A total of 3,821,926 toys were confiscated from two warehouses, after the agency accused distributor Kreisel-Venezula of stockpiling toys and reselling them at a margin of up to 50,000 per cent, the BBC reported on Dec 10.

The move meant many families were deprived of toys this holiday season, CNN reported on Dec 11.

9. Christmas comes to Singapore - on a train

Singapore may not have snow or reindeer, and it is too hot to dress up as Santa Claus, but Singaporeans got a taste of Christmas when the Land Transport Authority unveiled its Christmas-themed train on Dec 8.

The train, done up in ice-blue and silver and with snowflake patterns, will run on the North-East Line till Dec 31.

For the first time, Dhoby Ghaut MRT station also had its concourse decorated for a festive feel.

10. Reindeer are growing smaller

A herd of reindeer near the village of Dikanaess in Sweden.PHOTO: AFP

Rudolph may be going on a (forced) diet - researchers in early December warned that reindeer are shrinking.

Over the past 16 years, the weight of adult reindeer in Svalbard in the Norwegian Arctic has dropped by 12 per cent, likely due to global warming, said study findings presented to a meeting at the British Ecological Society (BES) in Liverpool.

This means reindeer born in 2010 weighed about 48kg by adulthood, while those born in 1994 weighed 55kg.

"Twelve per cent may not sound very much, but given how important body weight is to reproduction and survival, it's potentially huge," study leader Steve Albon of the James Hutton Institute in Scotland, told AFP.

The cause for the weight loss? Climate change, according to Dr Albon and his fellow researchers.

A rise in land surface temperatures meant warmer winters and more rain, which freezes on snow and prevents reindeer from getting to lichen, their food source.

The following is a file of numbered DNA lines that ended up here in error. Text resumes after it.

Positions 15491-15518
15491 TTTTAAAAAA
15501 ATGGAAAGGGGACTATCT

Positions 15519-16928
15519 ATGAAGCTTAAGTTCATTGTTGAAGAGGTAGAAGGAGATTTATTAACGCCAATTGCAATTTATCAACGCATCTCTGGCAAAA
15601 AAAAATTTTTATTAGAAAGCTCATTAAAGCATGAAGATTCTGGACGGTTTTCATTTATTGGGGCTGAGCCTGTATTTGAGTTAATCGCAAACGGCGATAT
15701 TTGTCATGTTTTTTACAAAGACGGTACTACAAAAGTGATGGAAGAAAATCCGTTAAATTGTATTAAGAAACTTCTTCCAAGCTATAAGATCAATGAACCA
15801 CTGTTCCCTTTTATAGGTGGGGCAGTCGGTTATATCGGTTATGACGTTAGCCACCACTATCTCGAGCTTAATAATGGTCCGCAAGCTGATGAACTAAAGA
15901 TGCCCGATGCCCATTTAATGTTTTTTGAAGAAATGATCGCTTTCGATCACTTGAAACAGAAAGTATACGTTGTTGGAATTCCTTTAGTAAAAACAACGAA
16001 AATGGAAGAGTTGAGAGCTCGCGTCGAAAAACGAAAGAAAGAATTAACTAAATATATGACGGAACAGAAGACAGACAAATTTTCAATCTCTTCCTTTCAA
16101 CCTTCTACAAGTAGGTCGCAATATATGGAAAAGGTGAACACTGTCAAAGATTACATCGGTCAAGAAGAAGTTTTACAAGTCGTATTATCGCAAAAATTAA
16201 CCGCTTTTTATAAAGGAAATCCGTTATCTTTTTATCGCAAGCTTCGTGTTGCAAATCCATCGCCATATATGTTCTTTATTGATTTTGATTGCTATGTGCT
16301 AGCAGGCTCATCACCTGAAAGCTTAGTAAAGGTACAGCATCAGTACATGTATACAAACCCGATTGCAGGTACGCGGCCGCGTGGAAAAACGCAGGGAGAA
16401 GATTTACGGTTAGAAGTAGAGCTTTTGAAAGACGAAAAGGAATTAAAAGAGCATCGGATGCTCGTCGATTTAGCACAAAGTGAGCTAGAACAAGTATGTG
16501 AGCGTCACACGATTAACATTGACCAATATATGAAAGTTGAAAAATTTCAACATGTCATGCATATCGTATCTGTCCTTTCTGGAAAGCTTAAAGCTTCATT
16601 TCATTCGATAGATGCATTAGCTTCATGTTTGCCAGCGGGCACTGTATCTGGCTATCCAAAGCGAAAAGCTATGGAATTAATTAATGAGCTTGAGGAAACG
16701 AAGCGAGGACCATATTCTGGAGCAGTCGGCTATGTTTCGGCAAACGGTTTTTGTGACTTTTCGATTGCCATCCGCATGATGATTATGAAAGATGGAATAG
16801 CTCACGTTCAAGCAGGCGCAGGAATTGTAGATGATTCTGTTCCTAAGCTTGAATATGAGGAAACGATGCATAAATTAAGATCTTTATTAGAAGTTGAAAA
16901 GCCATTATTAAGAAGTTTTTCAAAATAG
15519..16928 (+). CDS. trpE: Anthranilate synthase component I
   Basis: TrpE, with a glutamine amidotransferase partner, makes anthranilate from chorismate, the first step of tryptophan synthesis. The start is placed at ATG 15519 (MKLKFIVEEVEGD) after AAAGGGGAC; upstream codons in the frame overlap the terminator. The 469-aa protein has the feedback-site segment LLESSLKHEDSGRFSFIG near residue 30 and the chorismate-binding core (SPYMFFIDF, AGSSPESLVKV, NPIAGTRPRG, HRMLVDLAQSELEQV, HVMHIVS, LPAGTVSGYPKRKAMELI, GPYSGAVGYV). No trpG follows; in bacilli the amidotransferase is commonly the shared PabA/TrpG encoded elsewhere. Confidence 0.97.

A study earlier this year pointed to 61,000 reindeer starving to death on the Yamal Peninsula in Siberia in the winter of 2013-2014 due to a "rain-on-snow" event as described in the new research.

11. Canada's 'ugliest Christmas tree'

Christmas trees often delight onlookers with their glitzy decorations and glowing lights, but to many in Canada's Montreal city, a tree that was put up in early December was an eyesore.

The tree, which was envisioned as one bigger and grander than the famous one at New York's Rockefeller Centre, was supposed to celebrate Montreal's coming 375th anniversary.

But it has been criticised for being too skinny, with missing branches and having a crooked trunk, reports in early December said.

"It's quite sad, really," Ms Michaela van den Berg, a visitor from England whose husband compared the tree to a matchstick, told the New York Times. "Maybe it's a joke."

The tree has inspired parody Twitter accounts including @UglyTreeMTL, which describes itself thus: "Voted Canada's ugliest Christmas tree; Beautiful on the side; Steadfast optimist; Tall and gorgeous (imo)".

12. Secret Santa pays off over 40 students' lunch bills in Pennsylvania school

A "secret Santa" dropped by at a school in western Pennyslvania and paid for the outstanding lunch bills of more than 40 students.

Nearly half the children at the H.W. Good Elementary school come from families with financial struggles.

The stranger visited the school on Dec 7 and wrote a cheque for US$864 (S$1,236) to settle the outstanding lunch balances, and also offered to foot the bill for one child's lunches for the rest of the school year.

SOURCES: AFP, BBC, CNN, Knoxville News Sentinel, NYT, The Kansas City Star, The Sun, The Washington Post